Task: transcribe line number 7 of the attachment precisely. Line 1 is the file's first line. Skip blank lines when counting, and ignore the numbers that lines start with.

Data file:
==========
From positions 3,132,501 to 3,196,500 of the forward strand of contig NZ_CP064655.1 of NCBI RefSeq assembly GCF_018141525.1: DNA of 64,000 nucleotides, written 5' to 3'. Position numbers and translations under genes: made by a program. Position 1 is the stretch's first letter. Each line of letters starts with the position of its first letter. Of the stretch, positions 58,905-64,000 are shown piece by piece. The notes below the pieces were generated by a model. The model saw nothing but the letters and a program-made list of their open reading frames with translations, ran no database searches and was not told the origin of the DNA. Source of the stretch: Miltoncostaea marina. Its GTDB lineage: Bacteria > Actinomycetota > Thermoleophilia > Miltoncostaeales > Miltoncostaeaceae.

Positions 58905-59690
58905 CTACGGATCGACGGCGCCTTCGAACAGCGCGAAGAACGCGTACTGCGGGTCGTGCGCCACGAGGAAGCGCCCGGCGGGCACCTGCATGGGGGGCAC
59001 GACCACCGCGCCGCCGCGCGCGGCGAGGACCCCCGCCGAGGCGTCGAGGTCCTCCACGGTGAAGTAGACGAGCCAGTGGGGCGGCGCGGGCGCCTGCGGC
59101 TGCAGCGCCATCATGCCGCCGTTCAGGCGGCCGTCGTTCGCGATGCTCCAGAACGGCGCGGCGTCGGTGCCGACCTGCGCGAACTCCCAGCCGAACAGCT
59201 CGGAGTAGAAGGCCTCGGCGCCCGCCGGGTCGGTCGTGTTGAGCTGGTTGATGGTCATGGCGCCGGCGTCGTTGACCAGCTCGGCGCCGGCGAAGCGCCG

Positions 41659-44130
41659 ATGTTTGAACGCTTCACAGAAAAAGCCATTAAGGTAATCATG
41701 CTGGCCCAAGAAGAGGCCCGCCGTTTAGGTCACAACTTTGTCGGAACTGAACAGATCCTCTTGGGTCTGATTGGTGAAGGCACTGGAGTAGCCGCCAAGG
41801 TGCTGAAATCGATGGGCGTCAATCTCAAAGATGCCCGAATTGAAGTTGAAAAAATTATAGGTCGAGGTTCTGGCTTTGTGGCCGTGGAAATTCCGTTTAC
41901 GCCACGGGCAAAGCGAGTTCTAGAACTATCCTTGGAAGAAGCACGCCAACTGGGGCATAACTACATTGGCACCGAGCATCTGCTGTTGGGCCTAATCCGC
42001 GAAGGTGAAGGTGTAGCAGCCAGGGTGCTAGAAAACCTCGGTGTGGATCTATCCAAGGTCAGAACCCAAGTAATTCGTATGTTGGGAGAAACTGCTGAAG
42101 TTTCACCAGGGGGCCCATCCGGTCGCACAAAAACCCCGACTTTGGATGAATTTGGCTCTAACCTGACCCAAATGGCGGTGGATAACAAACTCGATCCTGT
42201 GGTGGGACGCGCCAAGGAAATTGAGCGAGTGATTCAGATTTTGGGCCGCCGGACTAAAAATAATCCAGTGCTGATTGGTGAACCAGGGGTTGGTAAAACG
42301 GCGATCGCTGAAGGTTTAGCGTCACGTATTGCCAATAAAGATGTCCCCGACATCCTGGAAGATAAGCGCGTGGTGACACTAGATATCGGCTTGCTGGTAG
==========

Positions 41659-44130